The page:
When I trained in psychiatry - with its murkier roots in classical psychoanalysis - one was encouraged to be a blank screen in the interview setting, inscrutable, unknowable. My own interviewing style is, however, informal, even conversational. I'm probably hyperscrutable. What with that plus the lopsided power balance of a typical gender assessment (the clinician demands the most intimate of information from their patient; the patient knows little or nothing about the clinician), I can completely understand why the question might be asked. It flummoxes me, though, because I've yet to come up with a good answer.
(Re: the beard, possibly "I wasn't counting"?)
When I read, in 2012, George Clooney's response to similar questioning (gay rather than trans) it struck a chord with me:
"I think it's funny, but the last thing you'll ever see me do is jump up and down, saying, 'These are lies!'" he said. "That would be unfair and unkind to my good friends in the gay community. I'm not going to let anyone make it seem like being gay is a bad thing. My private life is private, and I'm very happy in it. Who does it hurt if someone thinks I'm gay? I'll be long dead and there will still be people who say I was gay. I don't give a shit."
Clooney is Clooney, though, and gets away with this kind of sublime answer-avoidance. I tried paraphrasing him once, in response to a "how many injections" question and, sadly, I lacked the lubricating charm. My patient and his partner regarded me for a moment, then one clarified to the other, "he's saying he's not trans".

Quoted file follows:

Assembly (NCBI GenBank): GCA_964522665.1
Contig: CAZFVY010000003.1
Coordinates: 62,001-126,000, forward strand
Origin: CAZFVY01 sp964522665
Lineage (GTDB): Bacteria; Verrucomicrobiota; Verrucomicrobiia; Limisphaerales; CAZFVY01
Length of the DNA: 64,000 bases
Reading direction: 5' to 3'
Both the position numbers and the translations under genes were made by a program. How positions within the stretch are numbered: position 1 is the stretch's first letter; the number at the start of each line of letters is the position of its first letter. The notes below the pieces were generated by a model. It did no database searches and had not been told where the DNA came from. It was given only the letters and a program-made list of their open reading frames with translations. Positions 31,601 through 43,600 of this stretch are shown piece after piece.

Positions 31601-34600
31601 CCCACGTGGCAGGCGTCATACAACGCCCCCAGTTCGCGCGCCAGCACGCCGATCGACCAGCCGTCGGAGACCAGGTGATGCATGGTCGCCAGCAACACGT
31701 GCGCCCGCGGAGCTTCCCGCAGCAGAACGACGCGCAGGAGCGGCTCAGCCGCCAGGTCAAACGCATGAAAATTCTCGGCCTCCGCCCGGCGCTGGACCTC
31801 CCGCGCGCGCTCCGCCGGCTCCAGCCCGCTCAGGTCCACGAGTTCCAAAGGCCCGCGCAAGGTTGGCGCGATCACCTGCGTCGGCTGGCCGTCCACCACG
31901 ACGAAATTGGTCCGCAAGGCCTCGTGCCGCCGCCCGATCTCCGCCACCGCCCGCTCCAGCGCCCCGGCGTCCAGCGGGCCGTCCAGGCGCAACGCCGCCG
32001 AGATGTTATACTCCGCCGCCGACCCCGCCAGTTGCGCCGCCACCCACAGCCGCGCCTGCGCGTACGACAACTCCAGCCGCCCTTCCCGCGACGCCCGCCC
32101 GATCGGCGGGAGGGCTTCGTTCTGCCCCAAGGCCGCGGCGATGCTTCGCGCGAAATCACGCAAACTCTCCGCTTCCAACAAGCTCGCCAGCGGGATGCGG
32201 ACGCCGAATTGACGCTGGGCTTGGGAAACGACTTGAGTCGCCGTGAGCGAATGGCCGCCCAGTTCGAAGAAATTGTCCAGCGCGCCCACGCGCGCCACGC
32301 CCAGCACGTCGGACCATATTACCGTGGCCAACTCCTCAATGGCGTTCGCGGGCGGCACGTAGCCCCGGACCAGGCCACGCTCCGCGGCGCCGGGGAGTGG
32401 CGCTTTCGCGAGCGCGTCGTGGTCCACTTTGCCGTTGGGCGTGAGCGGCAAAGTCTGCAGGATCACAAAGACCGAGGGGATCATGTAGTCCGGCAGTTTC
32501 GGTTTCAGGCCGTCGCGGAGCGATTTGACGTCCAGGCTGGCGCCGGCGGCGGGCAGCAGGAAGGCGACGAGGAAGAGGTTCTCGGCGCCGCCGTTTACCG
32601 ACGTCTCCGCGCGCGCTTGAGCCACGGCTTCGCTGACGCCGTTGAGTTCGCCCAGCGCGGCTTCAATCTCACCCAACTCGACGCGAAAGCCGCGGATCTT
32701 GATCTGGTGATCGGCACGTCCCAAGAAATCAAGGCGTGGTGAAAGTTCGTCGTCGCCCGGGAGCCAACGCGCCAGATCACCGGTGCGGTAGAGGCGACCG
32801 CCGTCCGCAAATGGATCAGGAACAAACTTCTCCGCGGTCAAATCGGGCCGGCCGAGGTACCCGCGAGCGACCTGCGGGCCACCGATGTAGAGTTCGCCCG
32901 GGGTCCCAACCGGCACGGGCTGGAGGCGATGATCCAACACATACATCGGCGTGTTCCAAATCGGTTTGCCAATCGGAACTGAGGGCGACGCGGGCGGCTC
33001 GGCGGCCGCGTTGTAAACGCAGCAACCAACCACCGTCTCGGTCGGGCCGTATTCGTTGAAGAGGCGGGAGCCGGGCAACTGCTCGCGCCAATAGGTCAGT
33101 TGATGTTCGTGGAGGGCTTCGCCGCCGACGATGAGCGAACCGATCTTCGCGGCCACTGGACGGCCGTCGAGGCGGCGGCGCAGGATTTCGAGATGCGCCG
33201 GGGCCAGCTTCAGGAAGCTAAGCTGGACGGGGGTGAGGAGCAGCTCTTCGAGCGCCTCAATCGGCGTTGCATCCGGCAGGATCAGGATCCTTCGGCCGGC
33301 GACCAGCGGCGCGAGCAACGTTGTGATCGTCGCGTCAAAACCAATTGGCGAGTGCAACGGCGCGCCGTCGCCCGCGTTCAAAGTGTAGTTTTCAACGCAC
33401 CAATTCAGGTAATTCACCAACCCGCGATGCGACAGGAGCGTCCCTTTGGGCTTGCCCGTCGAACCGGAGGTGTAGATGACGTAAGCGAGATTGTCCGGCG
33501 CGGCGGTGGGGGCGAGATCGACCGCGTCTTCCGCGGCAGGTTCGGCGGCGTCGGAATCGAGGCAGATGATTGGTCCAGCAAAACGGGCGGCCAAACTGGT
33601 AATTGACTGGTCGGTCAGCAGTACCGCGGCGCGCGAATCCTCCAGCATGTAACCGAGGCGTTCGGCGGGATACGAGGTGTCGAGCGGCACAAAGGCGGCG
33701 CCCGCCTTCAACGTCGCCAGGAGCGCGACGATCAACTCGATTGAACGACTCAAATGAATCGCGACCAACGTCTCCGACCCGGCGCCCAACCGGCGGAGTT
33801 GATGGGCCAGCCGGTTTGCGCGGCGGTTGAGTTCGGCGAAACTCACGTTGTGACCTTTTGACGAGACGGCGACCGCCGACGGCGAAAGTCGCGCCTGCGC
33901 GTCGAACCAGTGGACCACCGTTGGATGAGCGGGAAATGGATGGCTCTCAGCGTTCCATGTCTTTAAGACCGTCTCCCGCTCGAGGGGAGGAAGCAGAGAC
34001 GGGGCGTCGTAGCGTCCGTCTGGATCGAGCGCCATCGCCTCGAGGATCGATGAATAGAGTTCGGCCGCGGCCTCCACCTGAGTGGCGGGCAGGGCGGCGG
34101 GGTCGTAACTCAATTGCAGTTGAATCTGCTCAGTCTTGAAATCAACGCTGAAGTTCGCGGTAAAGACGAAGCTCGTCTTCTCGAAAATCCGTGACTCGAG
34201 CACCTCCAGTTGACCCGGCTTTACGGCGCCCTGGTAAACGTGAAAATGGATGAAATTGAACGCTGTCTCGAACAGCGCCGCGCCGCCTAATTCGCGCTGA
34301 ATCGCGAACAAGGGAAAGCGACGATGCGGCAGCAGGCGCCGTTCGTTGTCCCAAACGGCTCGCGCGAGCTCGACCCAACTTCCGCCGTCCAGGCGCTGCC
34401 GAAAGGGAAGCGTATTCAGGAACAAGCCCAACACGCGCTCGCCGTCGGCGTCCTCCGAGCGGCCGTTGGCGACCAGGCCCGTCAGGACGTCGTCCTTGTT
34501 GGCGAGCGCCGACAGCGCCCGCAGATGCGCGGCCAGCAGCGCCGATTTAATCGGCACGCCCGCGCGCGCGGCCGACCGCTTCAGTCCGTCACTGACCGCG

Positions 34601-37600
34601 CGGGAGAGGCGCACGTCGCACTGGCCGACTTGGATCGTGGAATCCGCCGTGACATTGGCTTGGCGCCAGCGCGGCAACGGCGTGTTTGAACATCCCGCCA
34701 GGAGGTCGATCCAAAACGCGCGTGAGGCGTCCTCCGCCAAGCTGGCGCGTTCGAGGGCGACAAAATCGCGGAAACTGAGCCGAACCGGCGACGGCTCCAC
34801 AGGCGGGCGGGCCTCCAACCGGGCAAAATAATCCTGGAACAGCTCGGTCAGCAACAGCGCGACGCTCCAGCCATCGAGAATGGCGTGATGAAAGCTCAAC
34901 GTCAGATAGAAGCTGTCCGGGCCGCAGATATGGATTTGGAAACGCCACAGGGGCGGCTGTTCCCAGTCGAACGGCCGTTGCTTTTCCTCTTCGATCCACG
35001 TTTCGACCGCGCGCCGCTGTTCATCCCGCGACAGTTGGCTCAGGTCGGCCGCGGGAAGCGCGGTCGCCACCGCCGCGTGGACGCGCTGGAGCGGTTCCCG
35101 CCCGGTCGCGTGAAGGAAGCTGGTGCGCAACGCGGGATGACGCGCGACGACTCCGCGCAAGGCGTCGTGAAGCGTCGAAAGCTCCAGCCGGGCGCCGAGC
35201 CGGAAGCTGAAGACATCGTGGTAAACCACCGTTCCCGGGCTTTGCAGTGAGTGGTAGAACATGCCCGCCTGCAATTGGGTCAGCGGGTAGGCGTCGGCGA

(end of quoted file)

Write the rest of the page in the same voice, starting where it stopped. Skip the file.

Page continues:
Ultimately, the last word on the subject, for me, comes from the ever-incisive Paris Lees, whose writing on "passing privilege" lends useful perspective. She defines it as:
The privilege to walk down the goddamn street without people being assholes, or at least not be assholes about that particular point. Passing privilege is similar to the privilege that cisgender people - that is, people who are not trans - enjoy, apart from one important distinction: It is conditional. It depends on conforming to a societal standard of gender presentation. It can be taken away. Essentially, passing privilege is a case of, "If you look a certain way, you don't have to deal with all the bullshit that we hand out to other transgender people." It stinks.
I am, when I reflect on it, lucky enough to have near-unconditional "passing privilege" in more than one direction. In 99pointwhatever percent of my life, I'm recognised, straightforwardly, as cis - I never face the assholery, bullshit and very real risk of harm, even death, that is doled out to a great many trans people, every day of their lives - with the little added titbit that, in the very specific (and, crucially, safe) context of discussing testosterone in a gender clinic, I could, were I minded to do so, "pass" as other-than-cis.
Much as they might occasionally tickle my snarkbuttons, assumptions about my own gender identity are both rare and slight, amounting to not even inconvenience so much as tiny moments of mild awkwardness. Arguably, those moments are to be recognised and valued as part and parcel of the immense privilege I more or less take for granted.
In other words, I need to a) remember to check my privilege, and b) suck it up.Suggest a correction